The Fountain of Young – A Myth for Our Times

The myth of the Fountain of Youth has been debunked, but I recently took a dip of the Fountain of Young. It left me tired but cheerful in a goofy way. No younger, but with a beneficial attitude adjustment.

The Fountain of Young pops up here and there. You have to look for it. I’ve found it in Pennsylvania, Maryland and New Jersey, and once travelled to Colorado for a swim. My immersions range from a day to a week.

How do I get these privileged treatments?

I VOLUNTEER. My chosen specialty is the youth program of my religious denomination. I started assisting with middle school programs, then settled into a long, long run of high school activities. My sons moved through these programs, but I didn’t stop when they graduated. Age wise, I am now separated from the participants by two generations. I’m far from being the only senior volunteer, and age distinctions fade when the business of the day is community building and spiritual growth. Not to mention work (like cooking) and play (elbow tag, balloon volleyball).

What do I get out of this?

  • I get to see happy teenagers. Many people don’t even know that they exist! I have seen JOY!
  • I get to horrify my friends. Six days WITH TEENAGERS? Three nights IN A TENT? You slept ON THE FLOOR? They think I am Wonder Woman.
  • I get to meet fun loving adults, mostly chocolate addicts with a sense of humor. We laugh a lot.

What do I actually do?

Mostly I just show up. “The program” is planned by someone else. Volunteers often shake their heads when departing… “But I didn’t do anything!” That’s the point. Sprinkle enough adults among the teenagers and nothing much will happen. The adults are there to dial 911 if necessary, but I’ve never had to. Once in while someone makes a trip to the Emergency Room, but I’ve only done that twice in 15 years. Neither time was very serious.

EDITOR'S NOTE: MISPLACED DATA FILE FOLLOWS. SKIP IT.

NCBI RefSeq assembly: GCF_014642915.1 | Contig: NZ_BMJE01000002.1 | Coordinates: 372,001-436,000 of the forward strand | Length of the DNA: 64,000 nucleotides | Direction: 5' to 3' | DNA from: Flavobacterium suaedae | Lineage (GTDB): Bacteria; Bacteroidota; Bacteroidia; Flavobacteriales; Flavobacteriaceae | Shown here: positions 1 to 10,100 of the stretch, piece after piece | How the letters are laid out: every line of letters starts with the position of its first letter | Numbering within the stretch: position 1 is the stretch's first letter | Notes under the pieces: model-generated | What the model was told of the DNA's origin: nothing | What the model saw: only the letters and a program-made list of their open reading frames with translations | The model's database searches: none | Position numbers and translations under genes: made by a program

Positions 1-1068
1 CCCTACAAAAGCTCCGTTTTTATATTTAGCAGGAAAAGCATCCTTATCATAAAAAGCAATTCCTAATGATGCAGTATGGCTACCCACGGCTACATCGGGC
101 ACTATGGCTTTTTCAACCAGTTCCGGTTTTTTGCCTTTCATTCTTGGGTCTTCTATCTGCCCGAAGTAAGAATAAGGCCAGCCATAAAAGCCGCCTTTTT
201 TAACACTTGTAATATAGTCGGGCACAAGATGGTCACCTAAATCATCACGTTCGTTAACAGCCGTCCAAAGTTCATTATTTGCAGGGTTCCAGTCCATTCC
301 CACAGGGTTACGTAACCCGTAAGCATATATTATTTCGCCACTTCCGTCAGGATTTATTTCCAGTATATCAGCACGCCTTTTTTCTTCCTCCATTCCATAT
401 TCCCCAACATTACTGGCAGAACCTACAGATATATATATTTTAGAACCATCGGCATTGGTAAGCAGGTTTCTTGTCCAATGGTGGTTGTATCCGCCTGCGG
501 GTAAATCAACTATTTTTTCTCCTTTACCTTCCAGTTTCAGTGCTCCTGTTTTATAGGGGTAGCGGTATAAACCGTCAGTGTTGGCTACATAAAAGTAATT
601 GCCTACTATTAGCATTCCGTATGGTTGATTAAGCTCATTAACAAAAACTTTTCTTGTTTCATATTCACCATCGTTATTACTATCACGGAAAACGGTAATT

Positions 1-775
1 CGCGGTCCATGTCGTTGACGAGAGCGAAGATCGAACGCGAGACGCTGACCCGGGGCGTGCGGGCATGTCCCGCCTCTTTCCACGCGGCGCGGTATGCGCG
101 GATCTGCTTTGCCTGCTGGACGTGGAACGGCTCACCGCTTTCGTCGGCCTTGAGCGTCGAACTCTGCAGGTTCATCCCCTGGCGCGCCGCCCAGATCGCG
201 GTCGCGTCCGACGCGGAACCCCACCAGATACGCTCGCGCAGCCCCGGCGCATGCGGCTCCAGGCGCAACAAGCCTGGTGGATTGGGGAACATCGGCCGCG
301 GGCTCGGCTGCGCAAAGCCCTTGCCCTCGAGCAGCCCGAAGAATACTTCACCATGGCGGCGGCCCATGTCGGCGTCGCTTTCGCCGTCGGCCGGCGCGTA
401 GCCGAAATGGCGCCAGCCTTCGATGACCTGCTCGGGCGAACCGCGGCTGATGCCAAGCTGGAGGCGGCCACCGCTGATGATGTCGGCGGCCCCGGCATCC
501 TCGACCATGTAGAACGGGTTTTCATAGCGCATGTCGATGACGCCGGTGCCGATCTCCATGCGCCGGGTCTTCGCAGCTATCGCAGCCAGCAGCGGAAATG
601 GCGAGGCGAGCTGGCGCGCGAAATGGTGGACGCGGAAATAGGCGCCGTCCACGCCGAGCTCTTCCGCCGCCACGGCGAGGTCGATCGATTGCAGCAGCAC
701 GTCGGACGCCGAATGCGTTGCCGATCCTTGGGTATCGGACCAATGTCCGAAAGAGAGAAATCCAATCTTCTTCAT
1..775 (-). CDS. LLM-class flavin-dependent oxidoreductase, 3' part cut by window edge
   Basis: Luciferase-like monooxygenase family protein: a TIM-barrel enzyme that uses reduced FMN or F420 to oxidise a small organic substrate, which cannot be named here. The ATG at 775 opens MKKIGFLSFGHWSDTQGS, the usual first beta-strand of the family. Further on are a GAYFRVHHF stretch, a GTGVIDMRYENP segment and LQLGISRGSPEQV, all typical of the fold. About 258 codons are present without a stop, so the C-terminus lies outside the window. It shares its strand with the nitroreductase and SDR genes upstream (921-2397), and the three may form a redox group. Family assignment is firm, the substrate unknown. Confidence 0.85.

I do “mom” stuff, like hand out band-aids and listen to minor complaints. I spend as much time helping other adults as safeguarding kids.

I store “organizational memory”. I remember the summer conference when it rained caterpillars. The night we fried the electric system in an old meetinghouse. The origins of our smoking policy. And yes, I remember the bad times – the death of a parent, a near drowning, and other sorrows.

But my experience as a youth volunteer has been overwhelmingly positive. Generally I come home tired and wonder how long I will keep doing this, but the fun and fellowship continue to bring me back. Come join us in the Fountain of Young!

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